"I can't," said Rosa.
"You can't, or you won't?" I asked.
I looked carefully at Rosa, who seemed irritated. She was pretty but with such a hard edge. The lines engraved in her face told the world she had weathered a thousand storms. The tension in her jaw screamed that she had bitten even more bullets. Yet I was told she has barely spoken in groups or individual therapy. I was a new therapist at the prison, and she was just transferred to me against her will, yet in our first one-on-one session we kind of bonded, and she opened up more than she had with anyone (according to her).
I looked around at the Grief and Loss group -- the tension was crazy thick and my co-facilitator Pat-tay looked terrified (apparently challenging certain clients was a no-no). It was quiet but the smirks and contempt was piercing my eardrums. I couldn't hide my extremely large gulp. But I knew that I couldn't just let this go -- for two reasons: 1) Rosa needs help. I had just done her long awaited psychosocial assessment and she told me a life story ridiculously filled with trauma and adversity (44 years old, six kids -- some of which she lost again and again to the system, gang affiliations, sexual assaults, vicarious murders, and in and out of the system). This was her last chance before real prison. And 2) because I have a philosophy in life...
"Do something other than nothing," I said firmly to Rosa.
The crowd started to stir, Rosa turned red, looking straight up pissed. Pat-tay's eyes widened. I repeated, loud but gentle.
"DO SOMETHING OTHER THAN NOTHING."
Now I had their attention. In that moment, I felt compelled. Not like Morgan Freeman "Lean on Me" compelled, but more like Tom Cruise "Jerry Maguire." If it was something I really believed in, fear became secondary and inspiration took over. And I really believe in this philosophy, so I kept going.
"I have read through the group notes, and the majority of you have done the minimum. You fly under the radar and get away with it. Not anymore -- not while I am here. As long as I am the lead therapist, all of you will be doing something other than nothing. No exceptions. You know why? Because I care. I care that you grow somehow, even if it is just a little bit, so you can get something out of this program -- so that you can have a better life, be there for your children, fall in love..." I saw a few smiles, one woman blushed, so I laid it on Jerry Maguire thick:
"YOU COMPLETE ME!" I yelled.
Just kidding. I actually said, "WHO IS WITH ME?!?"
No, there was not a barrage of cheers and fist pumps. However, I did have more than one person clap and shout in agreement (unlike Jerry, who only had that one chick). Pat-tay suddenly became brave and was bobble-heading in agreement, pointing at some of the culprits who had done nothing.
That was the beginning for Rosa. I only had her for six more months, but in that time she was open and willing in easily digestible bites, which was more than she had done, well, ever. That day all I did was ask everyone to write down and say out loud one thing they feel grief over. Every single person spoke, although some with disdain. I took a moment to acknowledge them for doing something other than nothing.
Sometimes that is all it takes for the beginning of a new path -- doing something other than nothing in a moment where you may feel frustrated, stuck, overwhelmed, helpless, or hopeless. Here are eight scenarios that might come up, and something you can do in that moment to help you out. Note: You can use these options with any of the issues:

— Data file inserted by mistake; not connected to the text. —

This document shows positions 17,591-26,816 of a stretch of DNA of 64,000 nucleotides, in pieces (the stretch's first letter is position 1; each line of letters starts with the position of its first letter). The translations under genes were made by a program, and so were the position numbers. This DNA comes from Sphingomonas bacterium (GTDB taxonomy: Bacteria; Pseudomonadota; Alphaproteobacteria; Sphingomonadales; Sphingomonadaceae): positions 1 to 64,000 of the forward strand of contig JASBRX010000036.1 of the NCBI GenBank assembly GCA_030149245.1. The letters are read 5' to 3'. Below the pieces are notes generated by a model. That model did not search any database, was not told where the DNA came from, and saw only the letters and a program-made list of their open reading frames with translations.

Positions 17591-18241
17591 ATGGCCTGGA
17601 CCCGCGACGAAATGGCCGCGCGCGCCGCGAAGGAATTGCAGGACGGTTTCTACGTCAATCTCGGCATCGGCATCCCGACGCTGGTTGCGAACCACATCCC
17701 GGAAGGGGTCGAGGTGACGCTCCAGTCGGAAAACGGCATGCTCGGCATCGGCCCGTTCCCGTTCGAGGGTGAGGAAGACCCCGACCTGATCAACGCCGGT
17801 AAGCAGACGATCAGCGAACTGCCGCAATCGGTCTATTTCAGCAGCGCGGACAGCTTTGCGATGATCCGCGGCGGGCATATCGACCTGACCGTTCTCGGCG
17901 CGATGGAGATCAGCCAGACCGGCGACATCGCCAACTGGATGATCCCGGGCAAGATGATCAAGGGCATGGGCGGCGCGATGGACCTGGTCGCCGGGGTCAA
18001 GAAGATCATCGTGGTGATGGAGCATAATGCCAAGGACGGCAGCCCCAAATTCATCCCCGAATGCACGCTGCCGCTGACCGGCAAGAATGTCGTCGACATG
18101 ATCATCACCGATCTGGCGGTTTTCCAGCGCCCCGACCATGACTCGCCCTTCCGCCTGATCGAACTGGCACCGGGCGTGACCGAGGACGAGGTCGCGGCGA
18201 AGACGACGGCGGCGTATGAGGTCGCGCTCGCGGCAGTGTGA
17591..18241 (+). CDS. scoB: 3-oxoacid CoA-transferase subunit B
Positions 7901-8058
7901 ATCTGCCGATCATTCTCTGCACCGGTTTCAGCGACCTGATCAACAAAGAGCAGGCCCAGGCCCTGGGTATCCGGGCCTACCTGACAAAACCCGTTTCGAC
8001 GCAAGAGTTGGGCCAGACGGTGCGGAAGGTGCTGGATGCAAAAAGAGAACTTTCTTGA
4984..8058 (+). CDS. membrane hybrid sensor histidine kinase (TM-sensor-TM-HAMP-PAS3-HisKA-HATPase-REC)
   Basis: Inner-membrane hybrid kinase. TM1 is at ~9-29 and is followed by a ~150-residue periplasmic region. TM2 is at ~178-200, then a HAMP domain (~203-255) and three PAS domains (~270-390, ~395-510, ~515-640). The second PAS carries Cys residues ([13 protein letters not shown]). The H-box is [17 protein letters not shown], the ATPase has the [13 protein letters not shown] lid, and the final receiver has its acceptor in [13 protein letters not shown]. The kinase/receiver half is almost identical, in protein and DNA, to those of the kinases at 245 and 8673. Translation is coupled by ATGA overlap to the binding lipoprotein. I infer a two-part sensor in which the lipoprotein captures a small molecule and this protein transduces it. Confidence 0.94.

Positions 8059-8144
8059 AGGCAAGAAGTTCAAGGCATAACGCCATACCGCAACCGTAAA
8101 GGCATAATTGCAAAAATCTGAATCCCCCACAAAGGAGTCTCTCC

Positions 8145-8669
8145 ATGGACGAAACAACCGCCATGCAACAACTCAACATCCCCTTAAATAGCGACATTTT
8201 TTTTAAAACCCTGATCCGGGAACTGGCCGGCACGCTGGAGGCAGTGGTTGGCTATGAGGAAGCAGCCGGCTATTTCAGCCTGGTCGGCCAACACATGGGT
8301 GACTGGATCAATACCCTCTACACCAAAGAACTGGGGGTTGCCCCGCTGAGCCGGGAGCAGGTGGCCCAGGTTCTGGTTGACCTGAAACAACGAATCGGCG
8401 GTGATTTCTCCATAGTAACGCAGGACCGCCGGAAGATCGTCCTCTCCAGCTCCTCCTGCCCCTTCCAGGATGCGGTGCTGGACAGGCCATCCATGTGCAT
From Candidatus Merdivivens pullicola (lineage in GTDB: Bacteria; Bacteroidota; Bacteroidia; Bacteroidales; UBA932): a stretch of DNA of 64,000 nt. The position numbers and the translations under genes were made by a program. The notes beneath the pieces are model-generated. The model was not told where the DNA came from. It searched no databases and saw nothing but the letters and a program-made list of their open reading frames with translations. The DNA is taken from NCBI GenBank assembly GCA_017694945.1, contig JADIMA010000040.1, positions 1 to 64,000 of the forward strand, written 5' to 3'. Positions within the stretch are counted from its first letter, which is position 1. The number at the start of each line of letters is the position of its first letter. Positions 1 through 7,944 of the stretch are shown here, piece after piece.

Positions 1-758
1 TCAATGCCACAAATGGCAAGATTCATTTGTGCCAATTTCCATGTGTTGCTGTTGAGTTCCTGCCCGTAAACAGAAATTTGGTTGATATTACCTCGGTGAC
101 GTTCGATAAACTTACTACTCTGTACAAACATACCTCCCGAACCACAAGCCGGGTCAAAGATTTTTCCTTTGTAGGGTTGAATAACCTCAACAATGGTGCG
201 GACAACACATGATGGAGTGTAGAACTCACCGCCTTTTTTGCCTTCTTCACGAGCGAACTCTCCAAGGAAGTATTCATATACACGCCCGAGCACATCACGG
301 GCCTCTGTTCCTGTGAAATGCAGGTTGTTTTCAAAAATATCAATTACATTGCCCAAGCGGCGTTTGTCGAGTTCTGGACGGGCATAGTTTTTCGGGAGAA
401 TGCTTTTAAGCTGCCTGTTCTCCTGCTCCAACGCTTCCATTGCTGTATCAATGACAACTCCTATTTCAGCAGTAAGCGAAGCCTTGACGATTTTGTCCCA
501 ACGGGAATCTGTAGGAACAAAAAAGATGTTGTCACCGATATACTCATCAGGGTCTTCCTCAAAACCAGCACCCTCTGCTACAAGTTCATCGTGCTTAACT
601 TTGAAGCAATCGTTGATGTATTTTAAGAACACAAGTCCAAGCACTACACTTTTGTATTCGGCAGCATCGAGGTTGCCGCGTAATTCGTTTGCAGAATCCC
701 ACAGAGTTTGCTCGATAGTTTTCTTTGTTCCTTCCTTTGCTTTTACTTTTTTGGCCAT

Issue 1: You feel unmotivated or lazy
Exercise: Change positions. If you are standing, sit. If you are sitting, stand. Spin in a circle. Jump up and down. Bust a move. Cross your legs differently. You get it. Also, change your scenery. Get outside or go into another room, even the bathroom.
Issue 2: You are triggered (in an argument, with your kids, etc)
Exercise: Stop talking (shut up!) and take a break, even if you are mid-sentence.
Issue 3: You feel stressed at work, school, etc (i.e. deadlines, task overload)
Exercise: Take a Stress Relief Breath and get oxygen to your brain. It will energize you and heighten your concentration. It will also calm your nervous system. You can also do the same as Issue 1.
Issue 4: You are blowing it in your relationship
Exercise: Love is in the behavior, not the words. Do something to demonstrate your love, even if it's just a hug or putting away the laundry.
Issue 5: You feel stuck in childhood issues
Exercise: Do supportive journaling. First vent about what you're upset about. Then be kind and loving and write what you deserved, wanted, and needed.
Issue 6: You feel anxious or depressed
Exercise: Stand up and shake your body off. Do the same as Issue 1, 3, and/or 5.
Issue 7: You are about to do something unhealthy to quell that anxiety or depression (drugs, alcohol, sex, shopping, eating...)
Exercise: Do the same as Issue 6. Or, just ask for help. Now.
Issue 8: You are overweight or unhealthy
Exercise: Exercise. If even it's a walk around the block. Cut down on one cigarette today. Eat one green food today.
Regardless of the issue, make a commitment to DO SOMETHING OTHER THAN NOTHING for now on, no matter what the content. Say it out loud right now, every morning, and right before bed, "From this point forward I will do something other than nothing."
Based on true events, all names have been changed.
Image credit: http://www.keepcalm-o-matic.co.uk/p/don-t-just-stand-there-bust-a-move/
Need help? In the U.S., call 1-800-656-HOPE for the National Sexual Assault Hotline.